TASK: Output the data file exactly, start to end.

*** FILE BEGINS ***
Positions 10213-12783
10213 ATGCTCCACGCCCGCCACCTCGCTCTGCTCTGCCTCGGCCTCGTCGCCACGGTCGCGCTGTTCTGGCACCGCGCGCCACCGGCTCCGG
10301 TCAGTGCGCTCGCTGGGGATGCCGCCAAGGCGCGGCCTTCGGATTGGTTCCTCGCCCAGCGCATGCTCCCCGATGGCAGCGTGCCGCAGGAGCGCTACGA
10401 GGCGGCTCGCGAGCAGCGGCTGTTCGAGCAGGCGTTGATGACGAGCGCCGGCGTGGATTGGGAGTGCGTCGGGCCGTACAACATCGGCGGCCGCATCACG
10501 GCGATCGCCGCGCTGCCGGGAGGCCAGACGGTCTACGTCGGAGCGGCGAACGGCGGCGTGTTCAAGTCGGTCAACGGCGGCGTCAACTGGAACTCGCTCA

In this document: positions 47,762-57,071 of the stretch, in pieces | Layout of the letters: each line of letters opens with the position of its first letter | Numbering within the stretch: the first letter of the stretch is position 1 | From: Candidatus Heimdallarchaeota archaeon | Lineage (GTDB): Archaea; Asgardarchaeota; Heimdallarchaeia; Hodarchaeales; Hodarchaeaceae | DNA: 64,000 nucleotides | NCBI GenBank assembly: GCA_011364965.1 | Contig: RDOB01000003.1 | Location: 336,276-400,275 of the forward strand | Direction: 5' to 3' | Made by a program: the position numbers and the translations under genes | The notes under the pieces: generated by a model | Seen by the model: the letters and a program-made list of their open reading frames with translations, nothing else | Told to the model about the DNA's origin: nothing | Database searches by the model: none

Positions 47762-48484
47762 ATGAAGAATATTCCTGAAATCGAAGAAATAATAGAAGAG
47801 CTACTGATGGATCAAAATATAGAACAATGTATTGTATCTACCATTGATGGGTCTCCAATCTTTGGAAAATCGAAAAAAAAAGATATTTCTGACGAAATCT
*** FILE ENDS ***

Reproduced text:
Positions 10213-12783
10213 ATGCTCCACGCCCGCCACCTCGCTCTGCTCTGCCTCGGCCTCGTCGCCACGGTCGCGCTGTTCTGGCACCGCGCGCCACCGGCTCCGG
10301 TCAGTGCGCTCGCTGGGGATGCCGCCAAGGCGCGGCCTTCGGATTGGTTCCTCGCCCAGCGCATGCTCCCCGATGGCAGCGTGCCGCAGGAGCGCTACGA
10401 GGCGGCTCGCGAGCAGCGGCTGTTCGAGCAGGCGTTGATGACGAGCGCCGGCGTGGATTGGGAGTGCGTCGGGCCGTACAACATCGGCGGCCGCATCACG
10501 GCGATCGCCGCGCTGCCGGGAGGCCAGACGGTCTACGTCGGAGCGGCGAACGGCGGCGTGTTCAAGTCGGTCAACGGCGGCGTCAACTGGAACTCGCTCA

In this document: positions 47,762-57,071 of the stretch, in pieces | Layout of the letters: each line of letters opens with the position of its first letter | Numbering within the stretch: the first letter of the stretch is position 1 | From: Candidatus Heimdallarchaeota archaeon | Lineage (GTDB): Archaea; Asgardarchaeota; Heimdallarchaeia; Hodarchaeales; Hodarchaeaceae | DNA: 64,000 nucleotides | NCBI GenBank assembly: GCA_011364965.1 | Contig: RDOB01000003.1 | Location: 336,276-400,275 of the forward strand | Direction: 5' to 3' | Made by a program: the position numbers and the translations under genes | The notes under the pieces: generated by a model | Seen by the model: the letters and a program-made list of their open reading frames with translations, nothing else | Told to the model about the DNA's origin: nothing | Database searches by the model: none

Positions 47762-48484
47762 ATGAAGAATATTCCTGAAATCGAAGAAATAATAGAAGAG
47801 CTACTGATGGATCAAAATATAGAACAATGTATTGTATCTACCATTGATGGGTCTCCAATCTTTGGAAAATCGAAAAAAAAAGATATTTCTGACGAAATCT